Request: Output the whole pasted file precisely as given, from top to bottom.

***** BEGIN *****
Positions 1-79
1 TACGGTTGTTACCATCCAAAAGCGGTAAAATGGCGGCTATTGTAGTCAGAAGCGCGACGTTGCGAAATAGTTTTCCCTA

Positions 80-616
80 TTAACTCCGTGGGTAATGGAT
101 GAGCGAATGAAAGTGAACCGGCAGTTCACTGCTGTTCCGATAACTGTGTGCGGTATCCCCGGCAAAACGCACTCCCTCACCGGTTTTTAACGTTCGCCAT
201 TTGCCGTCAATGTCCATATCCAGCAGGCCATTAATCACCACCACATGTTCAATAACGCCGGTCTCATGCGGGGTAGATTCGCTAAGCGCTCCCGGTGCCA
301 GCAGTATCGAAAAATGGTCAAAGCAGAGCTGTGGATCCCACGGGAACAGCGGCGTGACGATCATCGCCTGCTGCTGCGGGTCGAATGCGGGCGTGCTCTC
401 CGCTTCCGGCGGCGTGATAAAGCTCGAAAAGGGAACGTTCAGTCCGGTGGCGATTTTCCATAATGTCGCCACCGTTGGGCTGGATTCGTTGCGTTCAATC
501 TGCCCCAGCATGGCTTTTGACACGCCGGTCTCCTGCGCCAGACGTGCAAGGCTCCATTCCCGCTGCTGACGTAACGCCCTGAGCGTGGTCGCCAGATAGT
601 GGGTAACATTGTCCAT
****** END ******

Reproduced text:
Positions 1-79
1 TACGGTTGTTACCATCCAAAAGCGGTAAAATGGCGGCTATTGTAGTCAGAAGCGCGACGTTGCGAAATAGTTTTCCCTA

Positions 80-616
80 TTAACTCCGTGGGTAATGGAT
101 GAGCGAATGAAAGTGAACCGGCAGTTCACTGCTGTTCCGATAACTGTGTGCGGTATCCCCGGCAAAACGCACTCCCTCACCGGTTTTTAACGTTCGCCAT
201 TTGCCGTCAATGTCCATATCCAGCAGGCCATTAATCACCACCACATGTTCAATAACGCCGGTCTCATGCGGGGTAGATTCGCTAAGCGCTCCCGGTGCCA
301 GCAGTATCGAAAAATGGTCAAAGCAGAGCTGTGGATCCCACGGGAACAGCGGCGTGACGATCATCGCCTGCTGCTGCGGGTCGAATGCGGGCGTGCTCTC
401 CGCTTCCGGCGGCGTGATAAAGCTCGAAAAGGGAACGTTCAGTCCGGTGGCGATTTTCCATAATGTCGCCACCGTTGGGCTGGATTCGTTGCGTTCAATC
501 TGCCCCAGCATGGCTTTTGACACGCCGGTCTCCTGCGCCAGACGTGCAAGGCTCCATTCCCGCTGCTGACGTAACGCCCTGAGCGTGGTCGCCAGATAGT
601 GGGTAACATTGTCCAT